coordination number

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Heather Szeszulski 1I
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coordination number

Postby Heather Szeszulski 1I » Sat Dec 05, 2020 12:52 pm

Can someone explain how coordination numbers work and how to fin them from a coordination compound. For example what would be Ba[FeBr4]2 coordination number be and [NiCN4]^2-

IsaacLaw1E
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Re: coordination number

Postby IsaacLaw1E » Sat Dec 05, 2020 1:21 pm

Coordination numbers are the number of bonds the central metal ion forms with its ligands. For Ba[FeBr4]2, the coordination number is 4 because the Fe is bonded to 4 ligands, which are the 4 Br. For [Ni(CN)4]^2-, its 4 because Ni is bonded to 4 CN.

Rose_Malki_3G
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Re: coordination number

Postby Rose_Malki_3G » Sat Dec 05, 2020 2:06 pm

Coordination number refers to the number of donor atoms from the ligands that are bonded to the central atom. To find this, determine what the ligands' types (mono dentate, bidentate, etc.) and based on this, count the number of atoms that are bonded to the centra atom. In [FeBr4]2 the coordination number is 4 since there are 4 donor atoms and in [NiCN4]^2- the coordination number is 4 because there are 4 donor atoms.

Emma Ide 2E
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Re: coordination number

Postby Emma Ide 2E » Sat Dec 05, 2020 2:11 pm

In both of these cases the ligands are monodentate, meaning they only give one donor atom to the central atom, so the number of ligands, which is 4 for both of these, indicates the coordination number. However, if the ligands were bidentate, then they would give 2 donor atoms and the coordination number would have to be multiplied by 2, and so on depending on the denticity of the ligand.

lwon Dis2I
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Re: coordination number

Postby lwon Dis2I » Sat Dec 05, 2020 2:42 pm

Can someone explain more in detail of what bidentate means in a coordination compound and how it is different from a monodentate?

Eric Cruz 2G
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Re: coordination number

Postby Eric Cruz 2G » Sat Dec 05, 2020 2:48 pm

To find the coordination number of the transition metal, you focus on the atoms that bond to the central atom (the TM). Therefore, you only focus on the molecules within the bracket. Therefore for both of them, the coordination number would be 4.

RitaThomas_3G
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Re: coordination number

Postby RitaThomas_3G » Sat Dec 05, 2020 11:45 pm

One other thing to keep in mind when calculating the coordination number is that you don't need to account for the molecules outside of the brackets, because they are out of the coordination sphere.

Kelly Singh
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Re: coordination number

Postby Kelly Singh » Sat Dec 05, 2020 11:48 pm

lwong Dis1L wrote:Can someone explain more in detail of what bidentate means in a coordination compound and how it is different from a monodentate?


Bidentate ligands are able to attach/bond to the transition metal twice. (Tridentate= three times, polydentate= multiple bonds)

Kelly Singh
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Re: coordination number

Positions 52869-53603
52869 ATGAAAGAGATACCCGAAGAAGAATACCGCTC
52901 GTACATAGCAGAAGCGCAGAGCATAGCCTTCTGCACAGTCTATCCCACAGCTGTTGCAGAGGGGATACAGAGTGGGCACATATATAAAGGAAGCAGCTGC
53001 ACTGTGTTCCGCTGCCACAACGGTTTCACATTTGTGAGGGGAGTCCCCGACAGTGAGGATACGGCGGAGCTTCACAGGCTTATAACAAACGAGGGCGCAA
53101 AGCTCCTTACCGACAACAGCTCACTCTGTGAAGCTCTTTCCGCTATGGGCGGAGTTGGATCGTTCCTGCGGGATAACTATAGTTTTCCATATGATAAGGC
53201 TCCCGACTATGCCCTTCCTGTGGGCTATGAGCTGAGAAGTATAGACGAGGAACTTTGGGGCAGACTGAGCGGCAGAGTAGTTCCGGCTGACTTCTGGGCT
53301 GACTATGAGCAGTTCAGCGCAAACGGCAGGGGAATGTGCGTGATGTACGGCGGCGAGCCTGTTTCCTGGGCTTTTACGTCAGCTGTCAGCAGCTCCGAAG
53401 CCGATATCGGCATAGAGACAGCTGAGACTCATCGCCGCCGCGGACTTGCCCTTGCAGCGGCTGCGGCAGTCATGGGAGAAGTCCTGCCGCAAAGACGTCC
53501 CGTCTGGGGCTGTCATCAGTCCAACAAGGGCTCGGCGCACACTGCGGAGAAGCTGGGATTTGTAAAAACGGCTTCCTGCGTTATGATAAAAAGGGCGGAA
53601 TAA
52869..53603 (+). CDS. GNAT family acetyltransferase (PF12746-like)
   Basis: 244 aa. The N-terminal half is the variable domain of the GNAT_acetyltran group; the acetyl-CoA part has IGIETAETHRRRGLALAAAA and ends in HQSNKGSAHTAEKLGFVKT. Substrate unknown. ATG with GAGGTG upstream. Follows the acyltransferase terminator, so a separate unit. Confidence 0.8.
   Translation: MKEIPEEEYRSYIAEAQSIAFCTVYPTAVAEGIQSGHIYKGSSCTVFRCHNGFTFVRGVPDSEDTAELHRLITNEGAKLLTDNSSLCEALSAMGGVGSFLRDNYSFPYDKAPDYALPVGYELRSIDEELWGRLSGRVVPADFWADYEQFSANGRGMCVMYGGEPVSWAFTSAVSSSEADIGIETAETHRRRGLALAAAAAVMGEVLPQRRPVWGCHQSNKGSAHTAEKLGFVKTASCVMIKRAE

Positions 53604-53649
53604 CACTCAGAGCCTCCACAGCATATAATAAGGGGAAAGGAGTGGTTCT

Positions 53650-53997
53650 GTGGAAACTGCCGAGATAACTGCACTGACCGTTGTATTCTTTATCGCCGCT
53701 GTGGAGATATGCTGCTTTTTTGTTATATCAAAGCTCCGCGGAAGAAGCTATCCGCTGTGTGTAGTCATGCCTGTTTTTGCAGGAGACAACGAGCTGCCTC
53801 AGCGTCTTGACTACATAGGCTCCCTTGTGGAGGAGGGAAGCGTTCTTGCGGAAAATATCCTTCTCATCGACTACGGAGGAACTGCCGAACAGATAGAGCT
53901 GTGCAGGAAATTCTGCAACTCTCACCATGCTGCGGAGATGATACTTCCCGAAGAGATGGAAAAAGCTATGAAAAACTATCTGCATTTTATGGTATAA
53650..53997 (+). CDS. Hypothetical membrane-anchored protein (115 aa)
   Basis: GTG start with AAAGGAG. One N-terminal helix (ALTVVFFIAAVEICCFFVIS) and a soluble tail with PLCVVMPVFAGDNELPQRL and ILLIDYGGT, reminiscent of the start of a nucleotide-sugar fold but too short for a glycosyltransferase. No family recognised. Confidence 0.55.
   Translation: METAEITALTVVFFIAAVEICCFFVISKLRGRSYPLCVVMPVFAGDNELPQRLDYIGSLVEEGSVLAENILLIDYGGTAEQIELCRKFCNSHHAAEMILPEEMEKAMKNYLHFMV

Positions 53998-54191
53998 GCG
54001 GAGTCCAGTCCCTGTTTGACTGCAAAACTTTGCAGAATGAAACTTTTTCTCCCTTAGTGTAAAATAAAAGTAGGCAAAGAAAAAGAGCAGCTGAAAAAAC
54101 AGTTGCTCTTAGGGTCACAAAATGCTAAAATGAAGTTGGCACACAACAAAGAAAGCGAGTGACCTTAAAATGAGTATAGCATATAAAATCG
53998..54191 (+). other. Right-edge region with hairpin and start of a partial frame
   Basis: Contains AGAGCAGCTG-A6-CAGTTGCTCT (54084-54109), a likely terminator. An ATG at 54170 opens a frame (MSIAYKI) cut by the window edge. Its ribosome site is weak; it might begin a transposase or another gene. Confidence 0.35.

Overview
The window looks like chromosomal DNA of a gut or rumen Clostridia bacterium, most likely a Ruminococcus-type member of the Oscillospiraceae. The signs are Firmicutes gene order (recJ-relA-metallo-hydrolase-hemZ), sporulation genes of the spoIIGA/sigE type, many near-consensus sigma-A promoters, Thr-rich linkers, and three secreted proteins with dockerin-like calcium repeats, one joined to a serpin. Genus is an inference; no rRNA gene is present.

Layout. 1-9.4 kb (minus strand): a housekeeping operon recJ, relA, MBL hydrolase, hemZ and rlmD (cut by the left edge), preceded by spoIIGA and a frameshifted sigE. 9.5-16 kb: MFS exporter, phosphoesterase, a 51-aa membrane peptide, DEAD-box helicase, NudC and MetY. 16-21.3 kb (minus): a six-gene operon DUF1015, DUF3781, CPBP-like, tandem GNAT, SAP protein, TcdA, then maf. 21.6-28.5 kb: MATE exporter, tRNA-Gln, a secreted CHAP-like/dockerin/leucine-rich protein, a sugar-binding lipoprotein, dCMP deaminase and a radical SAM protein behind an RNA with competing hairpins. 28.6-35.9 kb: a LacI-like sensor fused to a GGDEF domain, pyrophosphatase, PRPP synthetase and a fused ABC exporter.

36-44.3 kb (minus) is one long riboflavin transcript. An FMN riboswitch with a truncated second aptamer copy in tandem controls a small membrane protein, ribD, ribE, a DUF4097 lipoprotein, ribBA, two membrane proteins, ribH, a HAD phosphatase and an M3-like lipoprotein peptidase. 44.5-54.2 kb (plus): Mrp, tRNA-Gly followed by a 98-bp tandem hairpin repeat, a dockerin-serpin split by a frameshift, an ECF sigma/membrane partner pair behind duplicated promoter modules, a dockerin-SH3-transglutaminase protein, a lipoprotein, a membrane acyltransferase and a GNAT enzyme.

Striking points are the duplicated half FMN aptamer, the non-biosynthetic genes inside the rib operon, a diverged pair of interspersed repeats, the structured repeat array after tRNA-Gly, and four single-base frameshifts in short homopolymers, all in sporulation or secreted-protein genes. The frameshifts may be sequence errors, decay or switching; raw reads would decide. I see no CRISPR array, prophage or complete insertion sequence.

Postby Kelly Singh » Sat Dec 05, 2020 11:49 pm

Kelly Singh wrote:
lwong Dis1L wrote:Can someone explain more in detail of what bidentate means in a coordination compound and how it is different from a monodentate?


Bidentate ligands are able to attach/bond to the transition metal twice. (Tridentate= three times, polydentate= multiple bonds)


Sorry, forgot to add this. This means that for every one of these ligands, the coordination number would increase by two,

Jasmine Ho 3I
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Re: coordination number

Postby Jasmine Ho 3I » Sat Dec 05, 2020 11:50 pm

You can get the coordination number by looking at how many atoms/compunds are inside the brackets (aside from the transition metal), because those are directly bonded to the transition metal.

Jaden Joodi 3J
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Re: coordination number

Postby Jaden Joodi 3J » Sun Dec 06, 2020 2:16 am

Coordination number is simply the number of the bonds connected to the transition metal cation.

Violet Kwan 3H
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Re: coordination number

Postby Violet Kwan 3H » Sun Dec 06, 2020 3:45 am

The coordination number is the number of bonds made with the transition metal. Some ligands may have more than one bonding sites with the transition metal, such as bidentate and tridentate ligands. A bidentate would count as 2 and a tridentate would count as 3. To get the coordination number, you would add up the total number of bonded atoms.

Chenning Yang Dis3l
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Re: coordination number

Postby Chenning Yang Dis3l » Sun Dec 06, 2020 11:20 am

THank you for the info I was confused!

Leyla Anwar 3B
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Re: coordination number

Postby Leyla Anwar 3B » Sun Dec 06, 2020 11:38 am

Kelly Singh wrote:
Kelly Singh wrote:
lwong Dis1L wrote:Can someone explain more in detail of what bidentate means in a coordination compound and how it is different from a monodentate?


Bidentate ligands are able to attach/bond to the transition metal twice. (Tridentate= three times, polydentate= multiple bonds)


Sorry, forgot to add this. This means that for every one of these ligands, the coordination number would increase by two,

What do you mean by increase by two? If the ligand is bidentate and it connects to the TM two times does that mean that those 2 bonds count as 2 for the coordination number?


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